Crown Forces arrive and prepare to form the first line.

Crown Forces arrive and prepare to form the first line.

 Brigadier General Charles O'Hara of the Coldstream Guards assumes command of the advance.

Brigadier General Charles O'Hara of the Coldstream Guards assumes command of the advance.

Maneuvering through dense brush and wooded terrain, Crown Forces engaged the enemy's first line - then comprised of local North Carolinian militia. Without suffering heavy casualties, and after a brief artillery barrages, the company continued its advance - pushing the militia out of the woods and fixing bayonets to drive up into the second line of Continentals.  It was here where we suffered significant casualties as Lt. Colonel William Washington's light dragoons and the First Maryland Regiment eventually repulsed the Company's progress.

 The Brigade of Guards holds the left flank as Crown Forces advance in open order through wooded terrain to engage the North Carolina militia.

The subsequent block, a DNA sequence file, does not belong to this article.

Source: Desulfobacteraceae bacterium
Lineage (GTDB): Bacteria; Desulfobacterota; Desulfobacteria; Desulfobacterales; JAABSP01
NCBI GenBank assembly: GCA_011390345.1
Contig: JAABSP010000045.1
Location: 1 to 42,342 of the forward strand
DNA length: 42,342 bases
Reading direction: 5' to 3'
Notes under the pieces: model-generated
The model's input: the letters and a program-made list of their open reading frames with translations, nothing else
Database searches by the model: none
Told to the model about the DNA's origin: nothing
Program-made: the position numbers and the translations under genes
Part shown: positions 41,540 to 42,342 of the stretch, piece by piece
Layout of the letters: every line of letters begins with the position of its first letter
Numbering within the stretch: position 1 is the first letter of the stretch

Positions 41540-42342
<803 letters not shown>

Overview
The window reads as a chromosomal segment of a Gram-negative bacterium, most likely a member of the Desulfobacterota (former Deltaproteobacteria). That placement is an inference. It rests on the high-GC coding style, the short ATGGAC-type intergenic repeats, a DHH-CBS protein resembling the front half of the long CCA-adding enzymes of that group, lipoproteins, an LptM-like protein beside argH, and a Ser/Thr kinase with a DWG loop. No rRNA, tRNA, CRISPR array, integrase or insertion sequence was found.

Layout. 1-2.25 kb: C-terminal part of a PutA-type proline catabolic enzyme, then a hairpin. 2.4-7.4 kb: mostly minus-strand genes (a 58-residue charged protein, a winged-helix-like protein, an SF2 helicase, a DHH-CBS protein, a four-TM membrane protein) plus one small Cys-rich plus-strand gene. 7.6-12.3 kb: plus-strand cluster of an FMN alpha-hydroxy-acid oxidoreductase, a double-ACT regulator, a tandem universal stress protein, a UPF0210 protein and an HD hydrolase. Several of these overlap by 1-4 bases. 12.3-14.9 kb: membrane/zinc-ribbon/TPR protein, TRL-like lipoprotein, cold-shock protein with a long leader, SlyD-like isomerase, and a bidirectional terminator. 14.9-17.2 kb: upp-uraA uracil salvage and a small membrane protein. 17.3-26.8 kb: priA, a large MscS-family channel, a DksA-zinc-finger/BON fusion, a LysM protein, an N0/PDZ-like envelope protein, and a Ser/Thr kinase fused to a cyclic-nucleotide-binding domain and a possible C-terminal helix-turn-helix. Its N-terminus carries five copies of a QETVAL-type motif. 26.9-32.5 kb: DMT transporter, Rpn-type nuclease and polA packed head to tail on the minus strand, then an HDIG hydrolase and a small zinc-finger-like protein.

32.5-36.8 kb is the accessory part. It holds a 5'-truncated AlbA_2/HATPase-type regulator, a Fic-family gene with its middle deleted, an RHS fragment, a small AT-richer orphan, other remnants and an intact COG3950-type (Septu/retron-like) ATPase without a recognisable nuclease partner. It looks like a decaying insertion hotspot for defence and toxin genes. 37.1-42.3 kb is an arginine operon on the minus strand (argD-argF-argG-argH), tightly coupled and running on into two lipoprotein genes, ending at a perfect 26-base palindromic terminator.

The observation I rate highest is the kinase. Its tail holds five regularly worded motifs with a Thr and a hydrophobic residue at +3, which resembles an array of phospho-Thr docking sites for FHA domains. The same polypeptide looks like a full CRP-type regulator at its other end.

The Brigade of Guards holds the left flank as Crown Forces advance in open order through wooded terrain to engage the North Carolina militia.

We managed to withdraw under fire successfully without excessive casualties, and engaged the enemy once more on Sunday.  By then the weather had turned sour, and by the end of the day many of our own wounded were left to suffer as the storm rolled in.  In the end, and while we did suffer heavy casualties, the British Army and its allies held the field.

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Our Brethren to the North

As in years past, our sister unit - the First Regiment of Foot Guards based out of the Boston area - will be participating in several events throughout the New England region.  While many of us in the 4th Coy hope to join in, please take advantage of these great opportunities to see the Foot Guards in action this year.

26-27 March - Endicott Park - Danvers, MA

16-17 April - Battle Road - Lexington, MA

9-10 July - Battle of Hubbardton - Hubbardton, VT

6-7 August - Old Sturbridge Village - Sturbridge, MA

1-2 October - Fort #4 - Charlestown, NH

22-23 October - Red Horse Tavern, Wayside Inn - Sudbury, MA